EDITORIAL - Endangered wetlands
Rosalinda L. Orosa (The Philippine Star) - February 2, 2015 - 12:00am

The last time wetlands hit the headlines, it was in connection with the capture in September 2011 in Bunawan, Agusan del Sur of what would later be certified as the world’s largest crocodile in captivity. Named Lolong, the reptile was taken out of its natural habitat which is supposed to be a wildlife sanctuary, the Agusan Marsh, kept in a pen and turned into a tourist attraction. Not surprisingly, the crocodile died soon after, nearly a year ago this month.

The tragic fate of Lolong dramatizes the situation of the world’s wetlands, which have disappeared by an estimated 64 percent since 1900 because of human development activities. Often dismissed as wastelands, the marshes, swamps, fens and bogs in fact play an important role in maintaining biodiversity, nurturing wildlife, tempering global warming, controlling flooding and drought and protecting coastlines.

The importance of wetlands was officially acknowledged on Feb. 2, 1971, when the international community adopted a convention to preserve the world’s remaining wetlands at a gathering in the Iranian city of Ramsar. The date has since been observed annually as World Wetlands Day. For the Philippines, the convention came into force on Nov. 8, 1994.

Agusan Marsh, with a land area as large as Metro Manila, is one of six spots in the Philippines included in the Ramsar List of Wetlands of International Importance. The others are the Naujan Lake Natural Park in Oriental Mindoro, Olango Island Wildlife Sanctuary in Cebu, and Palawan’s Underground River national park and Tubbataha Reefs Natural Park. The latest addition, and possibly the most endangered by pollution and human activities, was designated in March 2013: the Las Piñas-Parañaque Critical Habitat and Ecotourism Area. This is a 175-hectare coastal wetland in Manila Bay, visible from Coastal Road, that now teems with birds and marine life sheltering in a mangrove forest.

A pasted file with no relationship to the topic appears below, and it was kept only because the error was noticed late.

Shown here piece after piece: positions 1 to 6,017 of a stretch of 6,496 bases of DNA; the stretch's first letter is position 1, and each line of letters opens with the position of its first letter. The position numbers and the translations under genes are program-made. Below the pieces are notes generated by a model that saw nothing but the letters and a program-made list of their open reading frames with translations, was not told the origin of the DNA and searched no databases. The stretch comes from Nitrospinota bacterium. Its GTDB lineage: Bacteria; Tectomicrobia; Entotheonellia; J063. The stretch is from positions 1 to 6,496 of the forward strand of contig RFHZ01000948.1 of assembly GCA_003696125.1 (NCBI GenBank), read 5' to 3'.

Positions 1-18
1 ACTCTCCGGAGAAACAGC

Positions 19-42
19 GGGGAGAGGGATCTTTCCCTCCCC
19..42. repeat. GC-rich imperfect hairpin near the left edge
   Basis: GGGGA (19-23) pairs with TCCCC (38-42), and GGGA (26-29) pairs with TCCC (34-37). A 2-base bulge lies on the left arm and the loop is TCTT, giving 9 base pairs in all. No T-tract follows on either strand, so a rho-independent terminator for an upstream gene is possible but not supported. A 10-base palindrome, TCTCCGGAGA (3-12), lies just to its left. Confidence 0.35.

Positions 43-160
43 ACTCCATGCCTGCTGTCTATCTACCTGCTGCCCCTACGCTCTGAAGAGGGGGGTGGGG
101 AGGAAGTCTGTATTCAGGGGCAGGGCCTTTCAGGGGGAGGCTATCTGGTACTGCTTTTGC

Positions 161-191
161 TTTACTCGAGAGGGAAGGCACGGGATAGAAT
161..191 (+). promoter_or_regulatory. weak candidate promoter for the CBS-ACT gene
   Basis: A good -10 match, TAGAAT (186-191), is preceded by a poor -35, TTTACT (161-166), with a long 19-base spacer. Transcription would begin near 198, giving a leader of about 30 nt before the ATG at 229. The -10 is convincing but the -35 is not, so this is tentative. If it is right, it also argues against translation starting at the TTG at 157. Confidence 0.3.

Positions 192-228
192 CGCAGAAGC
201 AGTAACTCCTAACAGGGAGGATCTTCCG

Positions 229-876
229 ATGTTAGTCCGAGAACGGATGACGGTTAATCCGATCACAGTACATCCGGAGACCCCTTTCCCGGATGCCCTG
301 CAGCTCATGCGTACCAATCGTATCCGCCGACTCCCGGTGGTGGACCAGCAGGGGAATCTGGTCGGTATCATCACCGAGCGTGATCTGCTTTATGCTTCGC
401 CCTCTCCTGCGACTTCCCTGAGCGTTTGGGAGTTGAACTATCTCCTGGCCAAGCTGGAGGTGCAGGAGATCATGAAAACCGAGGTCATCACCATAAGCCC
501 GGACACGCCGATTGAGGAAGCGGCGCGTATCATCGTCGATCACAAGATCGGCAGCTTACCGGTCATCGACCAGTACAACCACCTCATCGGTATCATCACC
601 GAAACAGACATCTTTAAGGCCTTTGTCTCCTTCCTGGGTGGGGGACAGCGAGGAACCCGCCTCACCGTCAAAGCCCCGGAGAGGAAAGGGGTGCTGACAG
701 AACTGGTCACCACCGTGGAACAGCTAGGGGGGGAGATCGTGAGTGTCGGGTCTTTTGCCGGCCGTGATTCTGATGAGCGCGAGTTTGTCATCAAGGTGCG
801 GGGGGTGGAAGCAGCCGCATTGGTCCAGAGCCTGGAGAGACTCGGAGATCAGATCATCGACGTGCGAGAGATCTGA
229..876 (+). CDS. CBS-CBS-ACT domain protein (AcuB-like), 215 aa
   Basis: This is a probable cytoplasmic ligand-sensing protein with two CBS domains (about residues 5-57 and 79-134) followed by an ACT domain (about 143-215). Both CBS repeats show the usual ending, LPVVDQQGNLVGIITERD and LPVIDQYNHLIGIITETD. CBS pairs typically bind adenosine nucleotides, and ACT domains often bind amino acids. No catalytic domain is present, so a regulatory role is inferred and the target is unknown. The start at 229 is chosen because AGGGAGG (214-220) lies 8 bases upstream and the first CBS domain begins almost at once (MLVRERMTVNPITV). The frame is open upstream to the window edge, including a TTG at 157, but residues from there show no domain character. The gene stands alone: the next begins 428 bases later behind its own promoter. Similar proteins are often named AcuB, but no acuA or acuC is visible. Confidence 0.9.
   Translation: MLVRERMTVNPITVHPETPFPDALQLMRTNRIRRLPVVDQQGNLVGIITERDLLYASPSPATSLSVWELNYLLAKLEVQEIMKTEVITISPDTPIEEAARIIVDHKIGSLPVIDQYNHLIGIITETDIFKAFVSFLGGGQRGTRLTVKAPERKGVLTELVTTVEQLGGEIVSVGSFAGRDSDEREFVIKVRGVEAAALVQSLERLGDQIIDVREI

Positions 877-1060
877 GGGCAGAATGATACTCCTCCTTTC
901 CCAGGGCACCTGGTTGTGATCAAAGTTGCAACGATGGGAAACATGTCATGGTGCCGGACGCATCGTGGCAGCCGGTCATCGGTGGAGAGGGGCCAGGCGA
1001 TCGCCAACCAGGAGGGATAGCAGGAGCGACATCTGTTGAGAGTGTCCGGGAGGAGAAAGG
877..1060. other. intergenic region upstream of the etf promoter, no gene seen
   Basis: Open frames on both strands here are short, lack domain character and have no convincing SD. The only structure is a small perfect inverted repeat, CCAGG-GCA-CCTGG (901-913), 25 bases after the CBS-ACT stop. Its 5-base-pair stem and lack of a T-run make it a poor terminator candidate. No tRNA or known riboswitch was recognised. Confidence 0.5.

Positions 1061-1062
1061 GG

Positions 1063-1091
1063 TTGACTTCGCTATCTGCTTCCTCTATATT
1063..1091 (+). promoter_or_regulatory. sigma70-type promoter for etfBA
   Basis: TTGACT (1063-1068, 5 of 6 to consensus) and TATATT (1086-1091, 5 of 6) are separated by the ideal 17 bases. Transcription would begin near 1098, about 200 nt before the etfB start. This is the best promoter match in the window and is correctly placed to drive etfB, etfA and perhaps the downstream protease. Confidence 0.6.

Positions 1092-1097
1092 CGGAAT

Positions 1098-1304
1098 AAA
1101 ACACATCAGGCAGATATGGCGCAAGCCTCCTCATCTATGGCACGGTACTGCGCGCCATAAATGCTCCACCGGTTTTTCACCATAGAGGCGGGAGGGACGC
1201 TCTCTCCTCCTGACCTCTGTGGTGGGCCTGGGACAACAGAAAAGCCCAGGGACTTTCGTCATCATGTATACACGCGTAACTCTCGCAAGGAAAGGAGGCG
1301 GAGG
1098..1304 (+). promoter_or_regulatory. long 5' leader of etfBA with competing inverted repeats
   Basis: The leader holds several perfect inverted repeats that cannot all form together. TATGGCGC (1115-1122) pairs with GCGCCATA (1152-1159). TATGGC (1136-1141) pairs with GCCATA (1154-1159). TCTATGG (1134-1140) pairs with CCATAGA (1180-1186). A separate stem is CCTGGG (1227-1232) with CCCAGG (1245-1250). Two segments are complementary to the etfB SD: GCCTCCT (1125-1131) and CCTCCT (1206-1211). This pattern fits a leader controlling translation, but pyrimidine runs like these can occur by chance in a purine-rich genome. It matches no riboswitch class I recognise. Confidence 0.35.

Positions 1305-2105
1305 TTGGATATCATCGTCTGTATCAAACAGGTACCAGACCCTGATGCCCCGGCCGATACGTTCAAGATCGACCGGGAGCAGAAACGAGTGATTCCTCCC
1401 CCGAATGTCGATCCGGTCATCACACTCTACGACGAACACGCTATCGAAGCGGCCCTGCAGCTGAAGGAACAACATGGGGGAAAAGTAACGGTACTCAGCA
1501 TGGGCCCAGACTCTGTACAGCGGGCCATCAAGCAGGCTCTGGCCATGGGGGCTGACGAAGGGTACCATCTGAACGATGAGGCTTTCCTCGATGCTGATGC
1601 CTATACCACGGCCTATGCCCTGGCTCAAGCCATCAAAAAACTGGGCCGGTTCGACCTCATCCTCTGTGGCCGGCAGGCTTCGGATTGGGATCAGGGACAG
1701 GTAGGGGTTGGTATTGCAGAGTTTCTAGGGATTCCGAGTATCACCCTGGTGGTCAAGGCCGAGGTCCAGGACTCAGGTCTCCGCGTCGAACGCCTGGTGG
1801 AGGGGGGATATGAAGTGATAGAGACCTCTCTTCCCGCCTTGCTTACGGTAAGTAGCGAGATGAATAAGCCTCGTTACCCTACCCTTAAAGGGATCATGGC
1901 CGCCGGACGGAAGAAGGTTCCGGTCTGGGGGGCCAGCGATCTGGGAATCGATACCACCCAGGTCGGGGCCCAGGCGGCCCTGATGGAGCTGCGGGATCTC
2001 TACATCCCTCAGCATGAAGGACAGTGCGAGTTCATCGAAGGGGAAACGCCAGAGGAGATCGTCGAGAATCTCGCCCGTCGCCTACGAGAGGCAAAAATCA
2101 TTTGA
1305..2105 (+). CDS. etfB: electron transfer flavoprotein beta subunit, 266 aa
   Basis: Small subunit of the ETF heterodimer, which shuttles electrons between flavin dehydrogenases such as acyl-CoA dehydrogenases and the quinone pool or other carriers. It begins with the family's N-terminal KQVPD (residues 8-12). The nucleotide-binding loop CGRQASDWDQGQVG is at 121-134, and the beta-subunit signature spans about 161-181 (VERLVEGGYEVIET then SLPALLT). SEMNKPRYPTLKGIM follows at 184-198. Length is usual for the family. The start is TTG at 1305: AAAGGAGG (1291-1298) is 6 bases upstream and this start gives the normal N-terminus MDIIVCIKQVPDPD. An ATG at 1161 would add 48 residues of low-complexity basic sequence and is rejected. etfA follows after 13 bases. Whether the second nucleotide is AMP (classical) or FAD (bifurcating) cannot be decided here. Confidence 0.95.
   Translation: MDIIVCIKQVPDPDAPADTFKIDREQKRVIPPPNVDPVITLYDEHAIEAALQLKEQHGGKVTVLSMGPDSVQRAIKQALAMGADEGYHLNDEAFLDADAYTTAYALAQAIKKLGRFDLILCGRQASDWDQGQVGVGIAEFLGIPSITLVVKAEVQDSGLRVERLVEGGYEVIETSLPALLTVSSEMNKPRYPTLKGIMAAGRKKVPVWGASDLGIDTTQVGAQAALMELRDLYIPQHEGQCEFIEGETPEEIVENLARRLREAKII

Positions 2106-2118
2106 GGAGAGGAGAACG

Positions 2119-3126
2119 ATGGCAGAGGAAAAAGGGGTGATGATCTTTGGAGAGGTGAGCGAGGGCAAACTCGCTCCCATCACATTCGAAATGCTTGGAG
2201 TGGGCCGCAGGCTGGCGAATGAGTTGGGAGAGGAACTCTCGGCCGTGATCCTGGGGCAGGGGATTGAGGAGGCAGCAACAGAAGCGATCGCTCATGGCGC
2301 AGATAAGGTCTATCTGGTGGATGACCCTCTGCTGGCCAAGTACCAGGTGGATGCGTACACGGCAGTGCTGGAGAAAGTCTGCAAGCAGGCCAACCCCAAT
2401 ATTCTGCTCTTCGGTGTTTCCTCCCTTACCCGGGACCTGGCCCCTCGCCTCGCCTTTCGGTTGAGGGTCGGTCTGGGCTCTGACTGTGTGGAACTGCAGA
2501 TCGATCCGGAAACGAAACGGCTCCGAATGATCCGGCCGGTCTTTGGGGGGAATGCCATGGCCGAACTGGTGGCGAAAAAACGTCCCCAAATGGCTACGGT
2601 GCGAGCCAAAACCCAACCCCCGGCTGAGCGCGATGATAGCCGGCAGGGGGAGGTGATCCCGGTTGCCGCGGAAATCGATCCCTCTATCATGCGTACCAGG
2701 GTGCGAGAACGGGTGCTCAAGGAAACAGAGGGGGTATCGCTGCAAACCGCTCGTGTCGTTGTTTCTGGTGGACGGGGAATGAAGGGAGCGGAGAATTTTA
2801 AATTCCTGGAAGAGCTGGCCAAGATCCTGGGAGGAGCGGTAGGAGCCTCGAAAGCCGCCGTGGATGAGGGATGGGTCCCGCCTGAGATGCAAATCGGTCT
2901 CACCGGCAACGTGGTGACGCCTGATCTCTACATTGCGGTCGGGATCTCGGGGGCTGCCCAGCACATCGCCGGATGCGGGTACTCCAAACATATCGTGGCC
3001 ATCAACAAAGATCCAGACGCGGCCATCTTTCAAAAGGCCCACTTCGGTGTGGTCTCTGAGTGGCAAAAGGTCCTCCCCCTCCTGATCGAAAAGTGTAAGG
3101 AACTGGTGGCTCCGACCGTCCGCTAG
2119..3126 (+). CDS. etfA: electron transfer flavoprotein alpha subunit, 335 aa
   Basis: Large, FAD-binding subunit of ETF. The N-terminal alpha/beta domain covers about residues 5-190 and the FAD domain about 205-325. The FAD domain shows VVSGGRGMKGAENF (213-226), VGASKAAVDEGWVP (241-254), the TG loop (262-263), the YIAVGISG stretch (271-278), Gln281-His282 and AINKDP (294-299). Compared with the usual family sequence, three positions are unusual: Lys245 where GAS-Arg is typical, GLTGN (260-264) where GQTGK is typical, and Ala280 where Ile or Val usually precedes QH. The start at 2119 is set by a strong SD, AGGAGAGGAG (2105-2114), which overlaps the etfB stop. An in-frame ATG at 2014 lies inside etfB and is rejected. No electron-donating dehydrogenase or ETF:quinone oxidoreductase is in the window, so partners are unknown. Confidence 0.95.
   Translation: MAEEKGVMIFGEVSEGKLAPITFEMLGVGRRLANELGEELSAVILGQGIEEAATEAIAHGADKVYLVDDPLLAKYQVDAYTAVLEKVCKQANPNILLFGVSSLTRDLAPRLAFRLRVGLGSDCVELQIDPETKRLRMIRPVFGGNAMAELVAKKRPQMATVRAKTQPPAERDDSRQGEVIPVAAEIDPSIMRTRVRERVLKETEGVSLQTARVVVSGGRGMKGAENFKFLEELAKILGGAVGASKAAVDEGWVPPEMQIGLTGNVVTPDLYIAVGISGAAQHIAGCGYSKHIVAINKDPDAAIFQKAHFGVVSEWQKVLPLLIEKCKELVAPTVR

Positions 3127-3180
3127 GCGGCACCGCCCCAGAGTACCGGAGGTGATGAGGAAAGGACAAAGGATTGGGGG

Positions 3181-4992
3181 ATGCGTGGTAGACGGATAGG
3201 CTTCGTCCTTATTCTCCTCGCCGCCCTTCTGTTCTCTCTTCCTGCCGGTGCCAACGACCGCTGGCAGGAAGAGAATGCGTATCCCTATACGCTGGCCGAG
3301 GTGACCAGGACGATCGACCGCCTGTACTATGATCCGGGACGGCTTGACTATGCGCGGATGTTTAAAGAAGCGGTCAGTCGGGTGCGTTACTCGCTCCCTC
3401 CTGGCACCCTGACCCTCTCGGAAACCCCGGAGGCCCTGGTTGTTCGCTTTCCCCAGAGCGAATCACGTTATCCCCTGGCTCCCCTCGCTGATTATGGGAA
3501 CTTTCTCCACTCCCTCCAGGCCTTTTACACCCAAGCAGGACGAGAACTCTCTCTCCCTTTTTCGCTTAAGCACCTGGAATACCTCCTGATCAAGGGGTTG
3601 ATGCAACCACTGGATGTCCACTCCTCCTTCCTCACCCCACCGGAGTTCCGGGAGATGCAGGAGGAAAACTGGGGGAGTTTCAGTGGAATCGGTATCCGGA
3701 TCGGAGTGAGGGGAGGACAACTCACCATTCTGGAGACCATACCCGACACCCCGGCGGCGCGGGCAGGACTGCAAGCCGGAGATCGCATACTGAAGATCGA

Together, these protected wetlands cover 154,409 hectares. They are part of the national heritage that must be preserved from commercial, industrial and similar human activities.

AGUSAN MARSH COASTAL ROAD CRITICAL HABITAT AND ECOTOURISM AREA FOR THE PHILIPPINES LAS PI MANILA BAY METRO MANILA NAMED LOLONG NAUJAN LAKE NATURAL PARK OLANGO ISLAND WILDLIFE SANCTUARY
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